The sight of the Himalayas was almost too great to take in.20 Myra only saw it in small pieces: a towering mountain, the expanse, the greenery, another mountain, the sky opened wide, a far-off winding river. Myra had bought camping and hiking gear before she left London and signed up for a park trek that passed through the Homkhani Forest.21 The guide, an older man who was burdened with making sure those in his charge didn’t fall off a cliff or slip down into a valley or get themselves injured in any number of unimaginable ways, kept a close eye on her as if he sensed she was the weak link.

And, indeed, Myra kept trailing far behind the others and, worse yet, wandering off.22 The guide kept doubling back to politely tell her to keep up or that they weren’t going that way but this way. 

On the third day of the excursion, the guide sat next to her after the other group members had eaten dinner and were padding off to their tents.

“Long day, yes?” the guide said.

Myra nodded and turned back to On the Origin of Grief, which she was reading by flashlight.

She hadn’t bothered to get to know anyone on the trek. Besides the guide, there was the American husband and wife who constantly bickered, a woman retiree from Australia who oohed and awed a lot, and a group of four other Americans who were very serious about their birdwatching. No one had asked her any personal questions, and she hadn’t volunteered any information. On the first day of the trek, the Australian had tried to engage Myra, but her one-word answers and nods got the point across—she wasn’t in the Himalayas for the company.23

“Your first time on an expedition of this kind, I think?” the guide asked.

“How’d you know?” Myra said, hoping it wasn’t too obvious.

“I see all kinds,” the guide said, and then he glanced at her book. “The Lady Kensington!”

 “You know of her?”

“Oh, yes, yes, my grandmother told stories of her. She knew her when she was a child and Lady Kensington was an old woman.24 She lived not far from here for many years, in fact.”

“She’s why I came,” Myra said.

The guide, his face rough and inquisitive, seemed to be deciding something. “We pass by her old cabin. Maybe you will see it from a distance.”

Two days later, as they passed out of Homkhani Forest and into a large open field, the guide lagged behind the group and approached Myra.

“There,” he said, pointing to something far off. “Lady Kensington’s cabin.”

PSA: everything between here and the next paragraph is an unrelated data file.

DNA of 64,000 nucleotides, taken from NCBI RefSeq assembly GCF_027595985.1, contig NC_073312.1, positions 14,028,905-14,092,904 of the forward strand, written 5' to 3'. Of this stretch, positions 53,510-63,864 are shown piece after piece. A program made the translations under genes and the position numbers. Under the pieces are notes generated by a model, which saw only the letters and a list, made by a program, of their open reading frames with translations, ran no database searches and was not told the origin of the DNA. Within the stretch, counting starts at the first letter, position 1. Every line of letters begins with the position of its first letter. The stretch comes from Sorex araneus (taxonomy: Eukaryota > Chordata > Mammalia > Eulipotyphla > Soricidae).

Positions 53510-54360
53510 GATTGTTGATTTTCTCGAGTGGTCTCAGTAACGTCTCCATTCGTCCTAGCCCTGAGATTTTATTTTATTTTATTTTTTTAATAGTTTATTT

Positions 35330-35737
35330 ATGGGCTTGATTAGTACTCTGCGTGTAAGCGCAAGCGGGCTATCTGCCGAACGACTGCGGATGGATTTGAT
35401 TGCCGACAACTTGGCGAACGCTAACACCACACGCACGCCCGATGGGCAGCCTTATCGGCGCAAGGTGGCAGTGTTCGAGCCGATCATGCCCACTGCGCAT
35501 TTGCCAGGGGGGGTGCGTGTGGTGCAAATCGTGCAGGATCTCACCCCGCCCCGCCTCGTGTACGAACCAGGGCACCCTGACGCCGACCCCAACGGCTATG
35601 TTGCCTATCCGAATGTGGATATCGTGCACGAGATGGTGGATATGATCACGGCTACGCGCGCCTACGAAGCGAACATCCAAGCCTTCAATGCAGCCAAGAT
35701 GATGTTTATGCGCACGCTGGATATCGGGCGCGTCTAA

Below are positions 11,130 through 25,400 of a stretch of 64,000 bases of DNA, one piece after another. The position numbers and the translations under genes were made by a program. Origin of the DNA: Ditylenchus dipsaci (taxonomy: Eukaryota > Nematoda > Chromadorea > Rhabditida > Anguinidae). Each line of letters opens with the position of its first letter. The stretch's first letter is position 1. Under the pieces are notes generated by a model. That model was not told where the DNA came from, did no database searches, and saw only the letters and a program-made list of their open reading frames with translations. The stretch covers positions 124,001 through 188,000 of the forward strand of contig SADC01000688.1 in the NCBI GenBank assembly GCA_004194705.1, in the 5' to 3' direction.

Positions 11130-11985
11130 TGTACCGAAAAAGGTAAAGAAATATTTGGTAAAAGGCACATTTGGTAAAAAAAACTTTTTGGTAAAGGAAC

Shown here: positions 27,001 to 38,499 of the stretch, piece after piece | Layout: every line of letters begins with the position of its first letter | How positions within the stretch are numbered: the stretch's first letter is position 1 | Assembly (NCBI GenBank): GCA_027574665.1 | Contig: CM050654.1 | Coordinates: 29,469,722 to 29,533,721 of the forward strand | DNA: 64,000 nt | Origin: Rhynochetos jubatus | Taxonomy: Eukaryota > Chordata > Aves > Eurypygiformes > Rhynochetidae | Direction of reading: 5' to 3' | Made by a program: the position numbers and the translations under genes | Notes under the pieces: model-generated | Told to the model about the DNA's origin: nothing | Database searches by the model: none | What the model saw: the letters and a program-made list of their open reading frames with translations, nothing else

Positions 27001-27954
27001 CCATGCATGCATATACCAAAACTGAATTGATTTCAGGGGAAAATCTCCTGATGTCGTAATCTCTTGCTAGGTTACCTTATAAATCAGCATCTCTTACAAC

Yes, she saw it: a small cabin with a pale green roof nestled midway up the incline of a valley. But the group bypassed the cabin and continued their trek for another couple of hours before stopping for the night. 

The guide seemed to think glimpsing the cabin was enough.25

When Myra was sure everyone was asleep, she laced up her hiking boots and left her tent. She had memorized the route the best she could, and with only a flashlight and the half-moon above her, Myra retraced her steps, thinking it wouldn’t be so bad to get lost in the Himalayas. It was, perhaps, the stupidest thing she had ever done. But there was no undoing it. Forward was the only direction.26

Myra crossed the valley and entered a small grouping of trees, which was denser than she remembered. Yet, maybe she was just tired. She stopped to rest. Her muscles ached, and she had cuts and bruises on her arms and legs from when she had slipped and fallen earlier that day. She hadn’t taken a proper bath since she arrived in India, and her hair was a matted mess. 

A fog filled her head, and when she sat and leaned against a tree, she fell asleep. Who knew how much later, she woke with a start when someone yelled her name.27

“Shut up,” Myra said. “You’re the whole reason I’m here in the first place.”28

“There’s something she wants to tell me,” Myra said.29

“You haunt me even more than she does,” Myra said. “So just leave me alone.”30

Myra stood up and carried on. 

The trees thinned then ended. The morning sky emerged, erasing the stars that had blanketed the expanse. Myra must’ve taken a wrong turn because before her was an unfamiliar long, low valley filled with mist and to her right was a small outcropping.

As expected, Myra had gotten herself lost.31 This would be the time to panic, but Myra felt only a strange sense of relief and calm. 

Then Myra saw it.32

Just above her on the rocks, moving steadily, was a large creature with white-gray fur. It was unlike anything she had ever seen but she knew a yeti when she saw one. Florence Kensington hadn’t been crazy. Without warning, the yeti paused and bellowed a soul-cowering scream that echoed through the mountains. It began to move again, taking elongated, easy strides down the outcropping and into the valley.

Without thinking, Myra followed.33

The yeti had disappeared from her sight when it had descended from the outcropping, but it had left a trampled trail through the tall grass. The mist cleared as the sun reached its zenith. The valley came alive, purple monkshood appearing everywhere. A gentle incline led her back up. Then, as if it had been placed to block her path, Florence Kensington’s cabin appeared. There was no door, so Myra stepped right inside.